Now showing items 1-5 of 5
For whom the bird sings: context-dependent gene expression.
Male zebra finches display two song behaviors: directed and undirected singing. The two differ little in the vocalizations produced but greatly in how song is delivered. "Directed" song is usually accompanied by a courtship ...
A relationship between behavior, neurotrophin expression, and new neuron survival.
(Proc Natl Acad Sci U S A, 2000-07-18)
The high vocal center (HVC) controls song production in songbirds and sends a projection to the robust nucleus of the archistriatum (RA) of the descending vocal pathway. HVC receives new neurons in adulthood. Most of the ...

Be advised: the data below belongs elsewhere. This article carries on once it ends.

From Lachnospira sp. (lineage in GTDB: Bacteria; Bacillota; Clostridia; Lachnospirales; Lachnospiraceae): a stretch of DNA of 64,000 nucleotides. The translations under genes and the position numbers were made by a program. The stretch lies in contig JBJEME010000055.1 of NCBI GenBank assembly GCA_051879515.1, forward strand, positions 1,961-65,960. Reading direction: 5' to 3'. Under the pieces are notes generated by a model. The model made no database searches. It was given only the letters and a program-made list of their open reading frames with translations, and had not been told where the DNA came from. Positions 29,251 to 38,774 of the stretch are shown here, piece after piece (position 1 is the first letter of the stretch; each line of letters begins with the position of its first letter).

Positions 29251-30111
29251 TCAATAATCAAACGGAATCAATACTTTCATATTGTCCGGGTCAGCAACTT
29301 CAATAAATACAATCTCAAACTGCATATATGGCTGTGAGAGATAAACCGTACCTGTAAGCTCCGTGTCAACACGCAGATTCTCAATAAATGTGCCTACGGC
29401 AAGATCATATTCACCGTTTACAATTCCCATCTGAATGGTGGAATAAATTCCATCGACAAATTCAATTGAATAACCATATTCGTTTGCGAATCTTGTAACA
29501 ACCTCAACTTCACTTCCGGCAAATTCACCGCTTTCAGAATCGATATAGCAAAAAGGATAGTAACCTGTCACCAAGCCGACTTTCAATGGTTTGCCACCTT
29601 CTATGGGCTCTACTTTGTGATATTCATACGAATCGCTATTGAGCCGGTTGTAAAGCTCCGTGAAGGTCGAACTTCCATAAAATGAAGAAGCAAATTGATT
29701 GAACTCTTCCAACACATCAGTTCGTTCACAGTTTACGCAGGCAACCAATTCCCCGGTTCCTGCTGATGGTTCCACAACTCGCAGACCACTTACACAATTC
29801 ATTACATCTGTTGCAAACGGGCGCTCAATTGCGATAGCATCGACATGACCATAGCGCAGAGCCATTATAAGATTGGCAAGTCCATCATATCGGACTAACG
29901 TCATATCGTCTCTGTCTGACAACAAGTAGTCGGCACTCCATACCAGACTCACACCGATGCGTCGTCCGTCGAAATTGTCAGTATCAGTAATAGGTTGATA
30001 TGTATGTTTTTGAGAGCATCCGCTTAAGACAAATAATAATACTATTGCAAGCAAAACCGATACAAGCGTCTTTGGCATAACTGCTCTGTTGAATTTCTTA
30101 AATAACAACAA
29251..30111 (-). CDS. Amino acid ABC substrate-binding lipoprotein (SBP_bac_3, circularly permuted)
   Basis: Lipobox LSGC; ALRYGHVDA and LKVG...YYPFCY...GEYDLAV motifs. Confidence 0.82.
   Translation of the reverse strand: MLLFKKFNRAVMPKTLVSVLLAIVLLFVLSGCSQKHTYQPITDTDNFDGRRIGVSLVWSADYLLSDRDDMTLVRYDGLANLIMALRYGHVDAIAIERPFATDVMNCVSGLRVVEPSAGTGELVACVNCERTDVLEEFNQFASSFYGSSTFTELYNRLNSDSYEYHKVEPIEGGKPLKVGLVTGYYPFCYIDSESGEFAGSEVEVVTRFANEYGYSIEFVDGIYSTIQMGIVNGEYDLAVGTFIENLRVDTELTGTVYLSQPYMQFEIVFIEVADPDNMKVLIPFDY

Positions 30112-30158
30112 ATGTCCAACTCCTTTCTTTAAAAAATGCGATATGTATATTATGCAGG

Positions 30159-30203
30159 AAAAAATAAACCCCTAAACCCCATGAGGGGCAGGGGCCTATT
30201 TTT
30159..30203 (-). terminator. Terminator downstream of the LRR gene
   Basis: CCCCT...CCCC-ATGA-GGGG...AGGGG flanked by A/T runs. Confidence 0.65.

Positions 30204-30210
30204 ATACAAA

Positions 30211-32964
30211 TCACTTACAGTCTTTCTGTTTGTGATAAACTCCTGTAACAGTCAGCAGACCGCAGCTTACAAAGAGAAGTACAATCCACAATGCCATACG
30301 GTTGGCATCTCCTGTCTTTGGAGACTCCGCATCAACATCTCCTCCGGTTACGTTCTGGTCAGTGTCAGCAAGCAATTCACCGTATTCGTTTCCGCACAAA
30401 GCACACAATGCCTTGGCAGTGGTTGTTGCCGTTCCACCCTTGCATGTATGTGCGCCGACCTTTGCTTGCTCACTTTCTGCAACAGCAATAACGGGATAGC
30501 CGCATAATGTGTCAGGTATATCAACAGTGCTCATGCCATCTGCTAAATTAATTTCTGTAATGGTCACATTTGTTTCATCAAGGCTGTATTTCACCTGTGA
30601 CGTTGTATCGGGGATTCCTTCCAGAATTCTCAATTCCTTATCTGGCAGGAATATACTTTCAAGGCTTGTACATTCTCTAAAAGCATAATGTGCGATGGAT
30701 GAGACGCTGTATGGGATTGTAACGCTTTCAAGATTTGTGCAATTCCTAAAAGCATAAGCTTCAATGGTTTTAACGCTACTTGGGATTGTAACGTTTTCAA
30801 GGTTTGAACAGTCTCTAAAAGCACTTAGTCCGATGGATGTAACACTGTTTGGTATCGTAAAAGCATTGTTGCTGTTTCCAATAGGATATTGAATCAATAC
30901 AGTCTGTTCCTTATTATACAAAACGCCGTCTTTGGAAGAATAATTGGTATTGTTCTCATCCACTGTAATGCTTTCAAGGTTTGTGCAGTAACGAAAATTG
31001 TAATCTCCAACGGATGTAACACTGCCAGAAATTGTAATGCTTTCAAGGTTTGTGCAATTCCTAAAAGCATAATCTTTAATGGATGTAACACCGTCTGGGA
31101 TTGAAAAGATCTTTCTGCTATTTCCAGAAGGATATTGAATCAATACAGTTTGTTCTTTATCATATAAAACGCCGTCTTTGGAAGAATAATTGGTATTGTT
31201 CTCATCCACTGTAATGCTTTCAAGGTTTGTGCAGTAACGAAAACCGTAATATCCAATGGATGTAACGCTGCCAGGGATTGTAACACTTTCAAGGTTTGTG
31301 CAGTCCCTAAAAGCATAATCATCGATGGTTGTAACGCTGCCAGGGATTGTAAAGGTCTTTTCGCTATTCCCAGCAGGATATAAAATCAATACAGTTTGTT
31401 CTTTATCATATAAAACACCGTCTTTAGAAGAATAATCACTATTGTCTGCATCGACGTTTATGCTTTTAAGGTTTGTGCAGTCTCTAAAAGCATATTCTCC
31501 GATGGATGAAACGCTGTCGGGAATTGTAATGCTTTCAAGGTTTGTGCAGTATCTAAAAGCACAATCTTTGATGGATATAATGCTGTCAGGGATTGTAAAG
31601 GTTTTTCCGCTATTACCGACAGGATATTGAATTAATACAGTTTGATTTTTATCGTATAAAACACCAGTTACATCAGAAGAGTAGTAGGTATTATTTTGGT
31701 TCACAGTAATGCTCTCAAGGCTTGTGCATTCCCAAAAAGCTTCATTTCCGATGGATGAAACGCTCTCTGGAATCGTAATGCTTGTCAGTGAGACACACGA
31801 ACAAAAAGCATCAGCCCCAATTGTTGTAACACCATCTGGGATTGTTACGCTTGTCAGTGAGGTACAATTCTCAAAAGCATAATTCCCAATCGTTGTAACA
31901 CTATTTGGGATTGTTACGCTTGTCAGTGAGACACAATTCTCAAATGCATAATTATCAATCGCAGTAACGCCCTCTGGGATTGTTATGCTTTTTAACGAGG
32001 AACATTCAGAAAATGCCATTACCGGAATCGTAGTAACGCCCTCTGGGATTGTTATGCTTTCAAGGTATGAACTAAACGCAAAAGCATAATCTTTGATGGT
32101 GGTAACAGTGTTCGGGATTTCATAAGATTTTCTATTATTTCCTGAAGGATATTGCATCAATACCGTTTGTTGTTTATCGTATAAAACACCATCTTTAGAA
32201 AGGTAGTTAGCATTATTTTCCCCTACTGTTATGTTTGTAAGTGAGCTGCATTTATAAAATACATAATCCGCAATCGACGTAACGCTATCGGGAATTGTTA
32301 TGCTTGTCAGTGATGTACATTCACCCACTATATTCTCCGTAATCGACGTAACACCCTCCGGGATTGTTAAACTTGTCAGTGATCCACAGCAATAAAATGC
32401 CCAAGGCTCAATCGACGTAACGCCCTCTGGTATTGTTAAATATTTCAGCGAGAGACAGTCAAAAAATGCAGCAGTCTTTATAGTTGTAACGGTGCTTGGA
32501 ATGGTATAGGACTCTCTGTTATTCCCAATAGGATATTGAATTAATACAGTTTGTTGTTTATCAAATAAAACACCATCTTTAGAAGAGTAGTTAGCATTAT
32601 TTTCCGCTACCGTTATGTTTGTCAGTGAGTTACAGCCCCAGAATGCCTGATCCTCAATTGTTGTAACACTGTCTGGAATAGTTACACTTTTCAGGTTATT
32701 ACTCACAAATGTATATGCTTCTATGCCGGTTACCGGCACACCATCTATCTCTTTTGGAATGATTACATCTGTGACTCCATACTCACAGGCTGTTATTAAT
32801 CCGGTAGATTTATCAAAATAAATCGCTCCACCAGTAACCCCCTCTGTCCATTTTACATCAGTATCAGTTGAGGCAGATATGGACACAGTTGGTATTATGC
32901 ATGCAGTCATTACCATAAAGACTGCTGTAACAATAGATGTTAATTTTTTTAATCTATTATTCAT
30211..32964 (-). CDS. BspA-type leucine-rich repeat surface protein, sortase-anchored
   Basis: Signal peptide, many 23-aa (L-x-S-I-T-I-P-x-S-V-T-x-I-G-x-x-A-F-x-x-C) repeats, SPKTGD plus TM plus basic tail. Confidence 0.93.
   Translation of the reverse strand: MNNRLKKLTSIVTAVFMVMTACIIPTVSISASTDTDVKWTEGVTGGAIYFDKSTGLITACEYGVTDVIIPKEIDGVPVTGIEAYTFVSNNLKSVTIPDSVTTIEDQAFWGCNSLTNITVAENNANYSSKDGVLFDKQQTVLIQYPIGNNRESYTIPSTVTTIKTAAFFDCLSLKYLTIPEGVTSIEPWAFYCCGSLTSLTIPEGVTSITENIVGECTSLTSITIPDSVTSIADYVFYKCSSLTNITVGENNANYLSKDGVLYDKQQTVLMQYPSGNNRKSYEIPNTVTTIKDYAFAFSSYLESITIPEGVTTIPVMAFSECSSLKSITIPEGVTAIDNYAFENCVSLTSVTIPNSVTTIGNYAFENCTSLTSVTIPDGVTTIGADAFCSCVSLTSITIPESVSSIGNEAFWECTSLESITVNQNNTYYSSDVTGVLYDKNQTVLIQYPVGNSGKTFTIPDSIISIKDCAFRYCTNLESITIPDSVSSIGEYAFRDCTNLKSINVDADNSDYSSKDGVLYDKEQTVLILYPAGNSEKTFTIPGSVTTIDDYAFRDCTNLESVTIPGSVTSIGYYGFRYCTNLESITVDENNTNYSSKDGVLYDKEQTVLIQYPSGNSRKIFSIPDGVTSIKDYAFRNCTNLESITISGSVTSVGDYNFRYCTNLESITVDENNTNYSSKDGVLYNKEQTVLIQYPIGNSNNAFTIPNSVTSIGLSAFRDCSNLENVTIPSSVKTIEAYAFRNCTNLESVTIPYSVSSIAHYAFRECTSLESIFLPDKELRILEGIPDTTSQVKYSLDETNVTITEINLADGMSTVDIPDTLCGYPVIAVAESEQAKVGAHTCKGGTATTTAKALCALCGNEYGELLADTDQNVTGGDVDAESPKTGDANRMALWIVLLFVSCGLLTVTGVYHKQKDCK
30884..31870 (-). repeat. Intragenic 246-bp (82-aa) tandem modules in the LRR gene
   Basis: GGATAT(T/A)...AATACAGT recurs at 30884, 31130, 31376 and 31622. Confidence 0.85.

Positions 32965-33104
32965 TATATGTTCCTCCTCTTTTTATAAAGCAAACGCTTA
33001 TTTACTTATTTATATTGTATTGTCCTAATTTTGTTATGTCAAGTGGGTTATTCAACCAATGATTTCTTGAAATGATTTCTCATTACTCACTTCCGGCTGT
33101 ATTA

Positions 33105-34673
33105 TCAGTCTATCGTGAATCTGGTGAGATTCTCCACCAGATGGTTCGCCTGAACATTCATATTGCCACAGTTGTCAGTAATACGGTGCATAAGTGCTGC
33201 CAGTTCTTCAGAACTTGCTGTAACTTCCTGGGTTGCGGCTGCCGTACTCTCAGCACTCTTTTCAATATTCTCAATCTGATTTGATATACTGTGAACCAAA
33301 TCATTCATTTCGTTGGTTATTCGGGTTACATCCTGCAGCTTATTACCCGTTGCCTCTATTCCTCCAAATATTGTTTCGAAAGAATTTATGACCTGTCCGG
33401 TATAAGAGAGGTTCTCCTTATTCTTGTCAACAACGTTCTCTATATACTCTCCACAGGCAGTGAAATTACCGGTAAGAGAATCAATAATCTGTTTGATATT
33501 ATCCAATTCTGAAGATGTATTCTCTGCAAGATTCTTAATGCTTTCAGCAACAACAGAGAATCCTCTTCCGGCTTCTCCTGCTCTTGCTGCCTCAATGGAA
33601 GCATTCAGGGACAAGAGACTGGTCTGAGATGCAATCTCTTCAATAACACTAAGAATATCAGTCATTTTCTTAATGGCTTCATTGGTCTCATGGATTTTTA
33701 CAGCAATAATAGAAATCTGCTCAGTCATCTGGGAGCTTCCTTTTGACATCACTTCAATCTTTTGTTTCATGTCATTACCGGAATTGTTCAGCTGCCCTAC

Site-specific retinoic acid production in the brain of adult songbirds.
The song system of songbirds, a set of brain nuclei necessary for song learning and production, has distinctive morphological and functional properties. Utilizing differential display, we searched for molecular components ...
Selective expression of insulin-like growth factor II in the songbird brain.
(J Neurosci, 1997-09-15)
Neuronal replacement occurs in the forebrain of juvenile and adult songbirds. To address the molecular processes that govern this replacement, we cloned the zebra finch insulin-like growth factor II (IGF-II) cDNA, a factor ...
Rudimentary substrates for vocal learning in a suboscine.
(Nat Commun, 2013)
Vocal learning has evolved in only a few groups of mammals and birds. The key neuroanatomical and behavioural links bridging vocal learners and non-learners are still unknown. Here we show that a non-vocal-learning suboscine, ...